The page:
|By Dale Kawashima|
If you are interested in getting into the business side of the music industry, you may want to consider a career in music publishing. There are a wide variety of jobs in this field, such as talent acquisition, songplugging, copyrighting, licensing, business affairs and royalty collecting.
A publishing career may not seem quite as glamorous as working for a record label, but it is just as creative, and often provides more stability and job security. When the corporate powers are deciding which employees should be fired at their struggling music divisions, they usually start with the top execs at the record label. This is because publishing has always been looked upon as a very long-term business, where the royalties and profits are projected to develop at a steady but more gradual pace.
Of course, the most popular job in publishing is the A&R/talent acquisition exec, whose duties are quite similar to an A&R person's job at a label. This position has two, main objectives: (1) discovering and developing new songwriting talent (usually artists/bands or writer/producers); and (2) acquiring the available publishing of artists already on the charts or purchasing older, classic catalogs.
As could be expected, competition is absolutely fierce for these top creative jobs. Most execs start out as interns or assistants, pay their dues, and work their way up the corporate ladder. However, sometimes a person will prove their creative success in a related field (as an artist, manager, club booker, music journalist, radio programmer, etc) and jump right into a high-level, exec position.
Another, sought after creative position is that of a "songplugger." This job previously entailed simply plugging songs demos for current recording artists who needed outside songs. But over the past decade, it has evolved into developing writer/producers, and setting them up to collaborate with artists, because most acts today insist on co-writing most of the material for their albums.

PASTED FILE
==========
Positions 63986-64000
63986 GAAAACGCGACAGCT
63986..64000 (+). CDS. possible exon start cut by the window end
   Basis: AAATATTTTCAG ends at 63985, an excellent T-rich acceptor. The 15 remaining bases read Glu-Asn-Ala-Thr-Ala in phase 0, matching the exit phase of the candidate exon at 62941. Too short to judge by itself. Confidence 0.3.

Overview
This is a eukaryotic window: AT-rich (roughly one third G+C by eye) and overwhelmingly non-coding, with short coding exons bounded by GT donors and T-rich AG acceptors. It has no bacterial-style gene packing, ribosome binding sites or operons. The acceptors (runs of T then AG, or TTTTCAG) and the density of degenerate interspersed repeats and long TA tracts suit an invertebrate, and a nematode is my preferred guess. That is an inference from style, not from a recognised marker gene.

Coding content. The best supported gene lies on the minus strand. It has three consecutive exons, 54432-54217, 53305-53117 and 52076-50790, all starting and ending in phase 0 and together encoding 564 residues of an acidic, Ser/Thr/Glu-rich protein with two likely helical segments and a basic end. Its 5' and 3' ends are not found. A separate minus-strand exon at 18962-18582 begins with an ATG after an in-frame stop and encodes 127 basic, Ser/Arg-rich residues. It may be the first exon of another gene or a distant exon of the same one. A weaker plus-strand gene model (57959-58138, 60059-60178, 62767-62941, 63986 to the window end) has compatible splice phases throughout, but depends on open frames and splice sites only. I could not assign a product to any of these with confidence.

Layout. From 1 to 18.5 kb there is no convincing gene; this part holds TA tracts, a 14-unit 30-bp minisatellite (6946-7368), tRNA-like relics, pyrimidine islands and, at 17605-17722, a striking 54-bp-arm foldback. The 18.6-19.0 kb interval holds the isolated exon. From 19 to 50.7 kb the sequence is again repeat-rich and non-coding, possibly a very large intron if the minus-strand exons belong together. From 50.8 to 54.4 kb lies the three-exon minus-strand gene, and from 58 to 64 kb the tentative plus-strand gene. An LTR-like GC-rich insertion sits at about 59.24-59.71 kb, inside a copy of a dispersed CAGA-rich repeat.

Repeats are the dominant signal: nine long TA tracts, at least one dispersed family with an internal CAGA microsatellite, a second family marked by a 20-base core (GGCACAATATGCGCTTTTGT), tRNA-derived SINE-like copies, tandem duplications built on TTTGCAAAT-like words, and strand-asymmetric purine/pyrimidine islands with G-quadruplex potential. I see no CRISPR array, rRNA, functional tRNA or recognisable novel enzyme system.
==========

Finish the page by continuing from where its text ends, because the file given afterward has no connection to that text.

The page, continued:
An additional, different type of songplugging has emerged, which is promoting songs for film, TV and soundtrack projects. Every major publishing company now has a staff of execs whose objective is to exclusively focus on this increasingly lucrative field. It can now be said that film & TV pluggers probably earn more income for their companies that the traditional record pluggers. The exception would be in Nashville, where placing songs on country artists' albums is still far more lucrative than film and TV royalties from country usage.
The creative/A&R side of publishing might seem more attractive, but there are many interesting and rewarding jobs on the administrative and business affairs side also. The administrative and business departments provide an equally important facet of the company. For instance, the copyright staff performs a critical function: making sure the literally thousands of songs published by the company are fully protected, via copyright and renewals.
The licensing department works hand-in-hand with the film and TV staff to negotiate the best fees for each song usage, and to help close each deal. The licensing execs play a crucial role in the song-placement process. They must develop great relationships with their licensing counterparts at the film and TV studios, or else many deals will fall through.
The business affairs department, of course, is of vital importance to any publishing company. The business execs draw up and negotiate all of the contracts, and are key in establishing a vision of the company's overall operations. Most business affairs execs are attorneys, but there are other key positions where a law degree is not necessary.
Last but certainly not least, with usually the largest staff within any publishing house, is the royalty department. Numerous, well-trained employees are needed to meticulously collect and distribute song royalties from thousands of songs which are generating income from around the world. Every songwriter who ever had songs published by the company, must rely on the royalty department to deliver their hard-earned royalty checks to them, on time and with the precise amount.
In closing, there are truly a wide arrange of opportunities available in all facets of the publishing business, and you can explore and decide which department looks like the most interesting and suitable for your potential career.